Five Practices That Trim Small Business Budgets

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Five Practices That Trim Small Business Budgets

Every small business faces logistical, financial and industry-specific challenges that test the ability of entrepreneurs and employees in a variety of facets. To overcome these challenges, businesses must be prepared with a series of comprehensive business plans that allow for gradual – or in some cases, rapid – adaptation to the economic realities of the 21st century.

Whether it be implementing new technology or responding to massive disruptions within an industry, the strain and stress this can create on people and profits alike are often understated. To compensate for these eventualities, entrepreneurs must be prepared to enact positive forms of disruption that safeguard people, budgets and market share. 

Reducing overall expenses without impacting performance is a prime objective for small businesses. As such, we’ll examine five practices in particular that can achieve this goal. 

1. Optimize Marketing Strategies

Marketing Strategies

Small businesses and companies that are not well-known by the general public rely upon marketing strategies to achieve viability, market share and overall success. A combination of traditional and digital marketing strategies may be used depending on the exact type of business, but not all marketing strategies are equally efficient when balancing cost, reach and persuasion.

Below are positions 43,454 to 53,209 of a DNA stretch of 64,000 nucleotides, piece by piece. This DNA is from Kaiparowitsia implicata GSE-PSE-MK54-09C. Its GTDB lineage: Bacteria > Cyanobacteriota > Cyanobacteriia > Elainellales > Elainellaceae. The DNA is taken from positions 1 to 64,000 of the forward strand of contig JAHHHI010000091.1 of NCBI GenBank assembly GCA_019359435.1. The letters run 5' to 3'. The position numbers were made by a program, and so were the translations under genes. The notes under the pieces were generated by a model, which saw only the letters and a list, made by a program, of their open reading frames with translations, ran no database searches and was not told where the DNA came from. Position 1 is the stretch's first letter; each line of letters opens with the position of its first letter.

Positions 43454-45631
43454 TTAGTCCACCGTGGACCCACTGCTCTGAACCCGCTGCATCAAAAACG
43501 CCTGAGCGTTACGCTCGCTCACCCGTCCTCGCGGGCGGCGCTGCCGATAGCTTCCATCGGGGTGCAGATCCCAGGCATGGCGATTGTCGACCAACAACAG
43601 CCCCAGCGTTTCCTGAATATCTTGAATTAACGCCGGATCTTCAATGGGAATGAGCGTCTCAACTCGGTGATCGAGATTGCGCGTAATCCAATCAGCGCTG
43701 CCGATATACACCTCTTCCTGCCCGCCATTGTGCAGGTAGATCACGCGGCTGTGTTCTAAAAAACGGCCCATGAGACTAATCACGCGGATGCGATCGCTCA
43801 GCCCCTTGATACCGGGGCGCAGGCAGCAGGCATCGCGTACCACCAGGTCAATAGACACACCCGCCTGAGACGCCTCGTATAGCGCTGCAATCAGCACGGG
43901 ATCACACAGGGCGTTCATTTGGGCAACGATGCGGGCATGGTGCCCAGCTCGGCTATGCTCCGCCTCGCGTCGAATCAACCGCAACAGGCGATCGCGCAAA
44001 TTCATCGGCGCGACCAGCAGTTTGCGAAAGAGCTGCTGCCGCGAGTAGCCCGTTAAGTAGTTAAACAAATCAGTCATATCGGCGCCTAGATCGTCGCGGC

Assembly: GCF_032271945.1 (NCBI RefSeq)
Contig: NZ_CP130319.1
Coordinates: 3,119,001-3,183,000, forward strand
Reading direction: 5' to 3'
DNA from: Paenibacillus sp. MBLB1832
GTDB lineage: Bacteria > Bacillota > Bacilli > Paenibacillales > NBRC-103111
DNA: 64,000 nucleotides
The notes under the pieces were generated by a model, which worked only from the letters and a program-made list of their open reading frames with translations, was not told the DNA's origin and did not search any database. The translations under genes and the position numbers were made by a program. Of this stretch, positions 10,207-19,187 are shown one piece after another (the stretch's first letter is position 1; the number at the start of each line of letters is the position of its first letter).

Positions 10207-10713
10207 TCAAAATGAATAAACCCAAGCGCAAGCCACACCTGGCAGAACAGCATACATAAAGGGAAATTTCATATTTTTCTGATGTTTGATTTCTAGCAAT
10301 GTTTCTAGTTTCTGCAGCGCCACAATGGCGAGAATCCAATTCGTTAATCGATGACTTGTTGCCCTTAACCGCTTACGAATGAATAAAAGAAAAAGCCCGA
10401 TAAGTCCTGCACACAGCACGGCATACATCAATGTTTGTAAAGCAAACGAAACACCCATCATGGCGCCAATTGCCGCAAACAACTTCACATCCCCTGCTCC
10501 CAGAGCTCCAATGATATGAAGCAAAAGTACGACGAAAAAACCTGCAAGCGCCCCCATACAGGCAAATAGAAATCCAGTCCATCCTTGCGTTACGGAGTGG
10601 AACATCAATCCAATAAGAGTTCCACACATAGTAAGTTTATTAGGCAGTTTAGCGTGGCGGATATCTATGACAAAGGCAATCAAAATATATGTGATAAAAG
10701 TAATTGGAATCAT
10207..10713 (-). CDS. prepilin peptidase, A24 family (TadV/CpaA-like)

Most small businesses will reach a point of saturation with regard to marketing strategies aimed at raising brand awareness and recognition. Instead of continuing to focus on simple brand impressions, efficient marketing will pivot these resources toward lead generation. While the cost for each lead may be substantially higher than a simple impression cost, the true cost (whether measured by cost per lead, cost per sale, etc.) will generally be lower due to increased efficiency.

Small businesses also should definitely invest in digital marketing solutions. Even for businesses operating in locally-exclusive markets, digital marketing through search engines, social media and even email can substantially reduce the cost of an impression when compared to mail, print and mass media advertising.

2. Utilize PEO Services

professional employer organizations

Many small business owners may be asking, “what is a PEO”? To truly understand what is a PEO, it’s vital to understand the core tenets of outsourcing and temporary labor. PEOs are professional employer organizations: they assist businesses in reducing or eliminating outright the need for various internal departments and services. These include payroll, human resources, tax and accounting services, and legal assistance.

Rather than hiring dedicated employees to provide these tasks, PEOs allow small businesses to connect with qualified professionals in these areas and utilize their services. PEOs technically employ the individuals that small businesses use, assigning them to perform the daily, weekly or otherwise periodic tasks needed by a small business. Depending on the service, PEOs can save small businesses substantial overhead and labor costs.